If Mark McGwire and Barry Bonds’a accomplishments demean Babe Ruth, then I think you are viewing baseball through the wrong glasses. Babe Ruth dominated the 1920s like no one else has every dominated before or since. The elite hitters of this era don’t take anything away from Ruth or Gehrig or Morgan or Bench…they are just the guys who dominated in THIS era.

  10. umrguy42 - Dec 20, 2011 at 2:53 PM

    You might say “super committees are bad” – but I have to wonder about a committee similar to the one NASCAR uses for their HoF (not the nominations, obviously, I think the current rules are probably ok, setting aside the Pete Rose discussion).

    Basically a mix of execs, retired players, retired coaches, media, somebody from the HoF, maybe owners, etc. – and one ballot from the fans.

    Would make more sense than the weirdness that is the NFL’s selection process, anyway…

  11. aceshigh11 - Dec 20, 2011 at 3:05 PM

    My Dad and I are going to go to Cooperstown next Monday…it’s only about 2 hours from where I grew up, and neither of us have been there yet.

    I look forward to talking about this issue with him on the drive over…he’s definitely more of an anti-PED purist than I am…maybe I can sway him eventually.

  12. sabathiawouldbegoodattheeighthtoo - Dec 20, 2011 at 3:39 PM

    The current system is a bit skewed in terms of checks and balances with the writers. One of the big knocks writers have against certain players getting into the HoF is that they never won a MVP, or only ranked so high so many times. Especially with the life time voting rights, this seems to say, “I didn’t vote for him then, so I can’t vote for him now.” These guys are only accountable to their younger selves.

    Seems legit.

  13. lionsplayoffs - Dec 20, 2011 at 3:40 PM

    Whatever it takes to keep the cheaters out of the Hall. This is the only thing left that punishes the cheaters. They’ve got their money, that’s enough.

    • thefalcon123 - Dec 20, 2011 at 3:46 PM

      Cool! Let’s see:

      Babe Ruth corked his bats, so he’s out.
      Willie Mays used greenies, so he’s out
      Gaylor Perry doctored the ball, so he’s out.
      Whitey Ford doctored the ball, so he’s out
      Willie Stargell DISPENSED greenies to teammates, so he’s definitely out!

      • nategearhart - Dec 20, 2011 at 4:18 PM

        Don’t bother, falcon….this dude never seems to reply to his replies. I’ve been trying to get a friendly debate going with him for a while now, with no luck.

  14. simon94022 - Dec 20, 2011 at 3:43 PM

    This wouldn’t be a problem if we were talking about marginal Hall of Famers. But Bonds and Clemens are among the super elite, who have no more than a half dozen comparables in the entire history of the game. Bagwell and A-Rod are also on any legitimate voter’s no-doubt-about-it list.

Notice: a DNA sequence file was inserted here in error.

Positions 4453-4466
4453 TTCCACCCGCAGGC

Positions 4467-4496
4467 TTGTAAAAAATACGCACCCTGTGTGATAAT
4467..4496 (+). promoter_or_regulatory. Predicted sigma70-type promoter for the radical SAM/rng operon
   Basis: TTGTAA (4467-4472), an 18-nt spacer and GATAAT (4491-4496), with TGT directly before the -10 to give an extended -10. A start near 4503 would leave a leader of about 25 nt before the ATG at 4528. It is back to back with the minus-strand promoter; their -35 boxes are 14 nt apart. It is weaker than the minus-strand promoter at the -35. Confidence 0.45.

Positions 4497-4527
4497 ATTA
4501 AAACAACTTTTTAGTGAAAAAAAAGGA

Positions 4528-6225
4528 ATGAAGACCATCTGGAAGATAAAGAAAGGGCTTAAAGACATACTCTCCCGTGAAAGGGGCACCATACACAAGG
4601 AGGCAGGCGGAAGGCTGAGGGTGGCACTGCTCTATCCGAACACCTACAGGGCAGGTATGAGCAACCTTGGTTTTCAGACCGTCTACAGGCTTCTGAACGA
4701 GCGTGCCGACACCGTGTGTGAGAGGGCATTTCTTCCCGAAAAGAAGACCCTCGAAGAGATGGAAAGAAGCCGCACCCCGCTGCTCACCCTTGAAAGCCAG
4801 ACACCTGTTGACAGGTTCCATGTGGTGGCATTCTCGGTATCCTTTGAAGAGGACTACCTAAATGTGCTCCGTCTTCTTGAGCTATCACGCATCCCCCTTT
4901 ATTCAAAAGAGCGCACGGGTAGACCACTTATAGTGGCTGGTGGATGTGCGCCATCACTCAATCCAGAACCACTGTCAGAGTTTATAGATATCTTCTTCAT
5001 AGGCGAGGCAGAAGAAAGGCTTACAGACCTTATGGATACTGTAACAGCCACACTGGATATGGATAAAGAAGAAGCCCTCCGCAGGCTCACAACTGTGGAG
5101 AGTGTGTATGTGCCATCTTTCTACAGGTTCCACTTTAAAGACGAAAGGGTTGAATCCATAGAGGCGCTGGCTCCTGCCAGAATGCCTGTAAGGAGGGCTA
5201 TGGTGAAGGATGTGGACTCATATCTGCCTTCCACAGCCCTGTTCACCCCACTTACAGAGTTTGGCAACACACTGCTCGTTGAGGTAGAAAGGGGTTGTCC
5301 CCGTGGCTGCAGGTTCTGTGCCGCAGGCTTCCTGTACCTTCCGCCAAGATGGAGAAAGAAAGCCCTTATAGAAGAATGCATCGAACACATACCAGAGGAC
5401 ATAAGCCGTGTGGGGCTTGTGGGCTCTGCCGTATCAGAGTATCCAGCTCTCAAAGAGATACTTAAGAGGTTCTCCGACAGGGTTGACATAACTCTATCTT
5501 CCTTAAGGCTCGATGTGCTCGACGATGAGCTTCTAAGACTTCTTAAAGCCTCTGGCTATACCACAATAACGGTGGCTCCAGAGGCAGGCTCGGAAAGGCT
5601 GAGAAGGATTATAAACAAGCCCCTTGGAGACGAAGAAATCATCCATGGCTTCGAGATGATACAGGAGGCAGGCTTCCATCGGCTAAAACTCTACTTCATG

Rose’s fault was more serious, since it potentially involved cheating to LOSE. That said, I agree with others that he should remain banned for life but still be admitted to the Hall.

    • sabathiawouldbegoodattheeighthtoo - Dec 20, 2011 at 4:15 PM

      To some extent, if Rose was cheating to lose, doesn’t that make his accomplishments that much more impressive? He did all that schite when, sometimes, he was trying not to…perhaps.

  15. nothimagain - Dec 20, 2011 at 4:42 PM

    Getting rid of voters who subvert MLB’s rules in favor of their own (e.g. no one is worthy of being voted for on the first ballot, designated hitters should not be in the hall of fame) would be a good start.

  16. dadawg77 - Dec 20, 2011 at 5:47 PM

    Well maybe getting rid of pedophiles would work. If Bill Conlin stays in the Hall of Fame then Bonds and the others should go in.

    • largebill - Dec 20, 2011 at 5:52 PM

      Huh? I’m not a big fan of Conlin, but those are serious charges. Is there a story involving him that I missed?

  17. largebill - Dec 20, 2011 at 6:00 PM


    I understand your line of thinking in wanting to do away with the minimum ten year membership rule for HoF voting. However, I have to disagree. We don’t have that rule for seasonal awards and further limit the voting to two per city that has a team because they are considering the immediate past season. With players being considered for the HoF we are talking about evaluating performance that can include seasons 25 or more years back. People focus on the old guy who screws up and leaves Rickey Henderson off his ballot. Thing is that did not effect the results. Having a larger electorate protects against one mistaken voter overly affecting the outcome.

  18. rammer27 - Dec 20, 2011 at 7:40 PM

    Something is wrong with it since Frank White, one of the best second basemen ever, isn’t in the hall